Throughout my career, one question I kept asking myself was why speech recognition and machine learning weren’t being better applied to medical dictation. The answer was more complex than I initially thought, especially as speech recognition gained traction. Speech recognition creates efficiencies for medical offices that were spending millions of dollars on high turnover scribes and human transcribers. Many healthcare organizations adopted this productivity enhancement tool, saving them time and money.
With the passage of time, though, I realized what the problem was. The problem was actually twofold: getting doctors away from the time-intensive dictation or typing process, and determining a way for doctors to benefit from this digitized medical data.
EMRs are helpful in creating legible and standardized notes that can be viewed from a variety of settings. However this is not why they were created. EMRs were created to make billing easier. The way EMR notes are structured, the data can’t easily be used for clinical decision support during the visit, nor for searching after. Narrative data is difficult to parse, even with machine learning. When I was the Chief Technologist at Nuance, I focused on turning these notes into discrete data for the EMR. When I left in early 2011, I felt there was still an unfinished promise of what the technology could do for doctors and their medical records, and it became my driving force. In continuing to explore this issue, the biggest challenge was data creation in medical records, and making that data useful. That meant capturing medical information from a clinical encounter and putting it in a discrete form to be used as decision support.
Given all the individual record fields, dictation – even with speech recognition – is an exercise in frustration. With traditional dictation, doctors must learn how to use the system. Those not dictating notes awkwardly type them into the computer, with their backs to the patients or looking back and forth between the computer and the patient. They attempt to have a natural conversation and relationship, hunting and pecking to enter information into the right computer fields. EMRs make doctors the world’s most expensive data entry clerks. It’s no surprise that physicians feel burned out by the data entry or transcriptions piling up.
Until recently, no one has been successful in adequately capturing the doctor/patient conversation using speech recognition. What if there were a platform that not only did that, but didn’t require the physician to type or dictate anything? The information gleaned from the doctor/patient encounter would be captured in a discrete fashion, in the right medical record fields. This would create the framework and groundwork to allow decision science applications to leverage the data and provide more value than current EMRs provide.
With Saykara, that is now a reality. We created machine learning-based tools using speech recognition, that turns narrative data into discrete data. And it’s now available to healthcare organizations across the country. Speech recognition is the foundation, and machine learning then turns the doctor/patient conversation into usable data. Using an iPhone app, the Saykara platform allows doctors to have a natural face-to-face conversation with the patient, while Saykara streams the conversation. In lieu of traditional dictation, the app uses speech recognition to transcribe the medical visit conversation into the proper fields. A human reviewer ensures its accuracy.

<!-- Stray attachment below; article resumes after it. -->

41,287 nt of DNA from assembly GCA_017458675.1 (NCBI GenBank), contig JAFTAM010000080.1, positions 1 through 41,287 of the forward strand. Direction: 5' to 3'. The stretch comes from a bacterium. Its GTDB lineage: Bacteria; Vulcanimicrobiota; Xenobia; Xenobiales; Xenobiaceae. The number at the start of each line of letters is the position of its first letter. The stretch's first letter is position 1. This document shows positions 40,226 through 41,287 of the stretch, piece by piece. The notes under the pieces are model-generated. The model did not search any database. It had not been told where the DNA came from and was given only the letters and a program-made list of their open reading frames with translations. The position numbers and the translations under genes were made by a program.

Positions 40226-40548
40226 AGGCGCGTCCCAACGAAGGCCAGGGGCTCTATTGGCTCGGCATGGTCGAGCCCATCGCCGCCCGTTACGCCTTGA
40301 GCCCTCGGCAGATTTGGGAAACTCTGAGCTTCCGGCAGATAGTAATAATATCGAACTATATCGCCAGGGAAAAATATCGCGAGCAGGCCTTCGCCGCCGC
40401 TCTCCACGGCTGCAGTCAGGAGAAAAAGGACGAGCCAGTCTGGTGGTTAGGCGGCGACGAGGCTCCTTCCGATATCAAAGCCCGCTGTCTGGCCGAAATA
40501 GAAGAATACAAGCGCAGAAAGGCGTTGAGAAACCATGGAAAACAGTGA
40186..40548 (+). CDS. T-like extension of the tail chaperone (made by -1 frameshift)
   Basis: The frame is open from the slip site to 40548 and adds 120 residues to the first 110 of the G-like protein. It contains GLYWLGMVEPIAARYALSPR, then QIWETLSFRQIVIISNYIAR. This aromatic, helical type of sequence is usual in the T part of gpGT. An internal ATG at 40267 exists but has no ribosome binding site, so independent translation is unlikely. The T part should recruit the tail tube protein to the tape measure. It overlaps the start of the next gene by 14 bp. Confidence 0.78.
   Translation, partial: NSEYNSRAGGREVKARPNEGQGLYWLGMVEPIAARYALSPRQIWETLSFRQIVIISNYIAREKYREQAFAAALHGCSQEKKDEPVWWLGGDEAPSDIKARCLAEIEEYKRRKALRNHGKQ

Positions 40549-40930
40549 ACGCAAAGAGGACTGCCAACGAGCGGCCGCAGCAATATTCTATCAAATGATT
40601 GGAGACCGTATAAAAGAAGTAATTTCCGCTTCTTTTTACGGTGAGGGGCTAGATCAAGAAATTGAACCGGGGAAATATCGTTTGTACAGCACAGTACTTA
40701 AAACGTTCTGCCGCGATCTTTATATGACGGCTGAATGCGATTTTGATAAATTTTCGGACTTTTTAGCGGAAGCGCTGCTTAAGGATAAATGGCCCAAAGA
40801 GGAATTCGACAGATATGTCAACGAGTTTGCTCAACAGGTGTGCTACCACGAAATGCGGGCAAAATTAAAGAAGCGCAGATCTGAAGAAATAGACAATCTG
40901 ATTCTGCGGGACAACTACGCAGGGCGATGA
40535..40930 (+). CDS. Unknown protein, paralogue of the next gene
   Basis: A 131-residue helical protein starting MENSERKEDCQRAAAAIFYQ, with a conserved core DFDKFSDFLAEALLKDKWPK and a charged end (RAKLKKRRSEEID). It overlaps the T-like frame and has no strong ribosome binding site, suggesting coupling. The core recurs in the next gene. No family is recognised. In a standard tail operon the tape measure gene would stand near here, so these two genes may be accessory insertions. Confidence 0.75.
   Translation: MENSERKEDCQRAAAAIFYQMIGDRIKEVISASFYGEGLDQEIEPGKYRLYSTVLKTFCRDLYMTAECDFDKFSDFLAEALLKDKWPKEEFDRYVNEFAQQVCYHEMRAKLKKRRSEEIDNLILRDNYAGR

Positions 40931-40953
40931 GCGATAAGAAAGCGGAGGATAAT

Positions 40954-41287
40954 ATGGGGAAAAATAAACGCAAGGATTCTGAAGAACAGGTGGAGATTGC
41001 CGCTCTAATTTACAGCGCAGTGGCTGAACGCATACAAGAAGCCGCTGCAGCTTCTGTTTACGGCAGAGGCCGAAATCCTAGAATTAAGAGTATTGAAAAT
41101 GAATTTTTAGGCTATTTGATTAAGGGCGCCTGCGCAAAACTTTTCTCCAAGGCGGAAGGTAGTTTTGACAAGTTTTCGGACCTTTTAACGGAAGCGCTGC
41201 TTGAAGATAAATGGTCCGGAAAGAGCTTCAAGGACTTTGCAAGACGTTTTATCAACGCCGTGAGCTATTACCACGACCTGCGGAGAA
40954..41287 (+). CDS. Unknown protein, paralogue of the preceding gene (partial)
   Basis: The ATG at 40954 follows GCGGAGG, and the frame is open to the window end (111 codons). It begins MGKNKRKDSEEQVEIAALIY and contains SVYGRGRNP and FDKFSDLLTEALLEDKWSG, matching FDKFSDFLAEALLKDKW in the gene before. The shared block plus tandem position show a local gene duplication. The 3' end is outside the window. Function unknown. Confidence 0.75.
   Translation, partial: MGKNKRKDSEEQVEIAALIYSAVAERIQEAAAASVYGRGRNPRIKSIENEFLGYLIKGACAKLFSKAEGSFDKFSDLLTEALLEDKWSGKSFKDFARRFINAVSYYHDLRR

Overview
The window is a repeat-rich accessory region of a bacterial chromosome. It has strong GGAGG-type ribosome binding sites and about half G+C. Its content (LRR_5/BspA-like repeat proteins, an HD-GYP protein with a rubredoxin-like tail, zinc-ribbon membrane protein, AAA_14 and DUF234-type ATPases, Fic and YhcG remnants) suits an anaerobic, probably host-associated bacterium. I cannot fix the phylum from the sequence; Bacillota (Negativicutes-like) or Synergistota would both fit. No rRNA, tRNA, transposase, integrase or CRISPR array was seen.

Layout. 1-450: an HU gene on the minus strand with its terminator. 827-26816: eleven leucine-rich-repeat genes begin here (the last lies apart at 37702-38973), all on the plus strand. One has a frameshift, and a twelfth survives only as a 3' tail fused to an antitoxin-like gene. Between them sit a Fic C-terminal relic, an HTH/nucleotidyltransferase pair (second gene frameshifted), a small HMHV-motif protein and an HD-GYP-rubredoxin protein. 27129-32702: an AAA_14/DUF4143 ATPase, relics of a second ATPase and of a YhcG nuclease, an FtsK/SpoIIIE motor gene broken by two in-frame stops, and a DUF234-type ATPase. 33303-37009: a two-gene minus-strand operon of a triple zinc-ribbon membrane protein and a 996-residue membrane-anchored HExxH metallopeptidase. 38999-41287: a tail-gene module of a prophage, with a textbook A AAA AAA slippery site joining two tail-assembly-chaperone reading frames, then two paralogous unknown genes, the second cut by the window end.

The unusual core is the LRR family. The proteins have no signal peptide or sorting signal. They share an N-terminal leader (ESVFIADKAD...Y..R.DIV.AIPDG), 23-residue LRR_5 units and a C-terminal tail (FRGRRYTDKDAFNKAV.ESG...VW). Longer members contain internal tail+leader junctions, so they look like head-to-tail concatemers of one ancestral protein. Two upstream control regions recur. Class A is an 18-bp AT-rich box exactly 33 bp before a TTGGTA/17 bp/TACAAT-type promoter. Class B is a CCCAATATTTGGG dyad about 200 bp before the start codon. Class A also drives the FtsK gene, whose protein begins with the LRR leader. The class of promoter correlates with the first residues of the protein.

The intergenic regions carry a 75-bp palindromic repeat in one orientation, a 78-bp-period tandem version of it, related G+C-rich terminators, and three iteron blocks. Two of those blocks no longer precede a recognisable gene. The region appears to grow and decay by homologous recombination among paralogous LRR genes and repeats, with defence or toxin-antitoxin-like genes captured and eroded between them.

In medicine, speech recognition evolved more rapidly than in other industries, those using the technology sporadically. Speech recognition drives high value for physicians, and machine learning is poised to do the same in interpreting conversations for use in the medical records. Once it gains a foothold in medicine, it will evolve quickly, as the value proposition is so high.
To get to a higher level of automation and accuracy, machine learning relies on a great deal of data. The only way to do this is to create a hybrid system, leveraging machine learning as it exists today, augmented by humans on the back end, to ensure what’s reported in the medical records is accurate. This allows the system to learn over time. The vision is arriving at the point of offering a completely autonomous system. We are getting closer.
Fine tuning this technology will take some time, as interpreting conversations is much harder than just speech recognition. That’s why we created our own speech recognition program. There was no foundation to work from. It didn’t exist. We created a specific way of approaching and training the data, to address the way we think about the problem. This is what makes our machine learning application novel.
We know we’re on to something because of our high adoption rate. Physicians who try Saykara recognize that it’s better than anything they’ve ever used. They’re comforted by the quality of the records returned for their signature. Because of the data augmentation process, it’s not up to the physician to learn how to say things to the system, but rather how the system learns from the physician. Physicians spend very little time correcting the records.
Saykara began commercializing the services in summer, 2018 with a mix of large health systems rolling it out, and smaller specialty groups. If you’re interested in finding out more about how Saykara is different, and how we can help your organization, contact us for more information and a trial. BEST CONTACT INFO HERE.